his competitors, but also feeling his product much more superior in fire he asked the architects to consider comparative testing of all three proposed flooring systems. The architects and building owner agreed on the provision that all three companies were willing to participate. The three companies agreed to the terms and the architectural firm drafted a testing schedule of: A still load test- increasing until failure of the arch system; shock (impact) loading repeating until failure; Fire and water test alternating until failure; and continuous heating of “high heat” until failure. After testing, the architects came to the conclusion, that although Thomas Lee out bid his competitors his flooring system had out performed those of his competitors in this test series.

Today, we consider these tests revolutionary in the advancement of our fire science field by motivating progress towards organized fire testing of building materials. The building that inspired these tests, the Denver Equitable Building was built shortly after that test series and still stands today.  The building even survived a major fire in the 1930s. However, the occupants of the building have different stories to tell. Stories of a more ‘spookish’ nature. Fittingly for Halloween it is appropriate to share these.

The Denver tests were photographed. In this photo you can see the ghostly camera effect of the man in the black suit. Because images needed time to develop, he inspects the first beam then proceeds to the next; the picture is not done processing so it appears like a ghost is captured in the photo
The Denver tests were photographed. In this photo you can see the ghostly camera effect of the man in the black suit. Photography in the 1800s needed time to develop images. The photo shows the man inspecting the first floor then in the same image you can see he proceeds to the next. The picture though appears like a ghost is captured in the photo.

After publishing earlier on this topic on the Edinburgh Fire Research Blog in 2012, I was alerted to the writings of Kathleen Barlow on the Denver Equitable Building. Kathleen’s article, Spirits and Scandals tells of several ghost stories related to the Denver Equitable Building. She writes of two crimes of passion conducted by two jealous husbands on two separate occasions at the building site. Also recounted are tales how an individual died in the building shortly after constructed, and how a janitor, Andrew Anderson, fell to his death washing windows from the ninth floor. These aren’t the ghost stories though they may explain them. Today, she reports the occupiers of the building occasionally report the smell of aftershave in areas of the building. A person could be sitting there move a few metres and the smell would disappear. Some claim the smell to be from the deceased janitor of the building. Others report that when they speak ill things of the building strange events happen to them and their possessions. And the most spooky of all, stories of figures that resemble people that vanish. Usually when asked who they were and what they were doing in the building, they disappear. Yet one figure did not; a women who entered the building early one morning saw a man in very classical overall garments cleaning the halls. The man looked at her and spoke “you shouldn’t be here so early. Don’t you know the building is haunted.” When she contacted the company responsible for cleaning, they informed her that they had no one working there that morning, and certainly no one fitting the description she provided….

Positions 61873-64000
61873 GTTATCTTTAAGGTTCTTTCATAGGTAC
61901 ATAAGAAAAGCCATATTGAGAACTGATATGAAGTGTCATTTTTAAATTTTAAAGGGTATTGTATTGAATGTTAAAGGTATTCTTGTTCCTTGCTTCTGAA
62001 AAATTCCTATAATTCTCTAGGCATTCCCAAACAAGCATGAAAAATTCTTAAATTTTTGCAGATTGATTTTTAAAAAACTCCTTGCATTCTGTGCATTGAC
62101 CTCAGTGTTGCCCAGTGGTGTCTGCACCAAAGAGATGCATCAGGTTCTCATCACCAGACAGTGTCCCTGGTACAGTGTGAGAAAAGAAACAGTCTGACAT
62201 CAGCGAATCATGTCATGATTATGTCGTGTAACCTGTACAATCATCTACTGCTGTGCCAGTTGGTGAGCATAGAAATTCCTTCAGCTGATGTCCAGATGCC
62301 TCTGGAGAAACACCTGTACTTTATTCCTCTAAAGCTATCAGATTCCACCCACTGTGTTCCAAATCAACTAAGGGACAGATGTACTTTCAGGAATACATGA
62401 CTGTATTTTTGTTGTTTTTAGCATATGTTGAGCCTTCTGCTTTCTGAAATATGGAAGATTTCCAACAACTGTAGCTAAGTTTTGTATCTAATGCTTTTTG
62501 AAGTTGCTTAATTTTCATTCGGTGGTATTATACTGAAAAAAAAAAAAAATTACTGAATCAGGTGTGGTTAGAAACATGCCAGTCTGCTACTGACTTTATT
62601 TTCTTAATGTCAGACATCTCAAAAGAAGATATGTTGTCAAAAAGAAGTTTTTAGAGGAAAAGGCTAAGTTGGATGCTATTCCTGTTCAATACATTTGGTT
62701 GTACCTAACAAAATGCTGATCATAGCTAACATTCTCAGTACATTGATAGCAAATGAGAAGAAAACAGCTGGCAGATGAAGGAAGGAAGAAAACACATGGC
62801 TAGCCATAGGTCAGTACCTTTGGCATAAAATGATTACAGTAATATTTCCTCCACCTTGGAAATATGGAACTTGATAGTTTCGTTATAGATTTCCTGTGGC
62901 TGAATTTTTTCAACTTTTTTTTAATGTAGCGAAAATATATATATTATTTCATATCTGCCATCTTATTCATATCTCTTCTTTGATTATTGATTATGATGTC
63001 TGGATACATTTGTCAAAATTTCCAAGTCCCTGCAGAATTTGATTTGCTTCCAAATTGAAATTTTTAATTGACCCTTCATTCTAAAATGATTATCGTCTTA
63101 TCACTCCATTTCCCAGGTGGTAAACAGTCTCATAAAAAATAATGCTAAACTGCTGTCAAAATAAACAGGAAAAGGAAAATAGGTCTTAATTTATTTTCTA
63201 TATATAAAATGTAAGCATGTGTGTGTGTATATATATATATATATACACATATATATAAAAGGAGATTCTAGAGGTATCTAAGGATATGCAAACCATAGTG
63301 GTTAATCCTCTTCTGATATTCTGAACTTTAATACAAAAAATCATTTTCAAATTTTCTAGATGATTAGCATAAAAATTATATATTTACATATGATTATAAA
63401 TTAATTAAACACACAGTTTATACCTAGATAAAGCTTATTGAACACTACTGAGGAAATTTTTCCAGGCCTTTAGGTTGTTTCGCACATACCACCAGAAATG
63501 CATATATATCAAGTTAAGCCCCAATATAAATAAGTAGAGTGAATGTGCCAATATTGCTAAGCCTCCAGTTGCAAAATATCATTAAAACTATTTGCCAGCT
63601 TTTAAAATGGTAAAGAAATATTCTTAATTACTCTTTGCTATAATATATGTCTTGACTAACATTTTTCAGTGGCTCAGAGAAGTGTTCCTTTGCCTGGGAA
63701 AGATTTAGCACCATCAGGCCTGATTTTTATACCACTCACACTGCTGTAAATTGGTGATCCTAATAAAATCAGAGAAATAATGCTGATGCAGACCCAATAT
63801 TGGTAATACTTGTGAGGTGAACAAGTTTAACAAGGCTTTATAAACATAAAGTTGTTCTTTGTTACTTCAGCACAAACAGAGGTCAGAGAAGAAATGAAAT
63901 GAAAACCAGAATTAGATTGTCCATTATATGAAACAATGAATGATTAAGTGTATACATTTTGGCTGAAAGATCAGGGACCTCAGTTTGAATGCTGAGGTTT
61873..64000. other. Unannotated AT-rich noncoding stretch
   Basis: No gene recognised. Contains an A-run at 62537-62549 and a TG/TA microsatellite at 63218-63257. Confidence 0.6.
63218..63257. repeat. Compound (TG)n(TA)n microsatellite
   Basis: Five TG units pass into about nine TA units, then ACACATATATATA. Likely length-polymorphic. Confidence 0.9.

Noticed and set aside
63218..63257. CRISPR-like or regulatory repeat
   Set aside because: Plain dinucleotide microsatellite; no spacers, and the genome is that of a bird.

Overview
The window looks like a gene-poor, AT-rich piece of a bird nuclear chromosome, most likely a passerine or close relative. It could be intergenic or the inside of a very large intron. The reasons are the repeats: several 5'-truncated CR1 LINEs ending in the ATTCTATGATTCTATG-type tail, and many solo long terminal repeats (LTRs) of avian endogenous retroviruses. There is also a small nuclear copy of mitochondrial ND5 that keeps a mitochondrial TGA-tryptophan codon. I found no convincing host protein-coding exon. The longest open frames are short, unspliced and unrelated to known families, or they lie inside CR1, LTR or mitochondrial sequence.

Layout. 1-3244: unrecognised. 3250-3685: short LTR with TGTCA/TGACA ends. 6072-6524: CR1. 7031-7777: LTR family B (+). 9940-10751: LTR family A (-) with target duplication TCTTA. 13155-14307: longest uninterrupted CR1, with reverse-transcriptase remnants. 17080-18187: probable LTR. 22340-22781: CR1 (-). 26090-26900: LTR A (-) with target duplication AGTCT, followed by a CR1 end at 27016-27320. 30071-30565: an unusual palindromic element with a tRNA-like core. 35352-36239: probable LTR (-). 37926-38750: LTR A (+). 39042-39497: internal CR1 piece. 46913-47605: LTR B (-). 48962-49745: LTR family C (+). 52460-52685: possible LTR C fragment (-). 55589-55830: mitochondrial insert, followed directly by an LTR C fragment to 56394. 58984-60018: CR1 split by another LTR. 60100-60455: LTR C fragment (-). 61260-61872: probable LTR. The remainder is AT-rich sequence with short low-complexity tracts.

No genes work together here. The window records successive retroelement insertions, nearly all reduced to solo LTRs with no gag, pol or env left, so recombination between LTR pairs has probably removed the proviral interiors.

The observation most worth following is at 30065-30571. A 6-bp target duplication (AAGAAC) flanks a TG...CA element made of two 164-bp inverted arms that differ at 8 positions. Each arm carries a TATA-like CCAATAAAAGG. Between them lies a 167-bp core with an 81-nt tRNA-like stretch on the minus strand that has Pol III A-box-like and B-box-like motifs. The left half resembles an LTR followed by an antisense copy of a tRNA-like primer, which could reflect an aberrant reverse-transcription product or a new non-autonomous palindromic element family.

These old buildings have history to tell. Some scientific, some not so. But still interestingly enough for a scare on Halloween.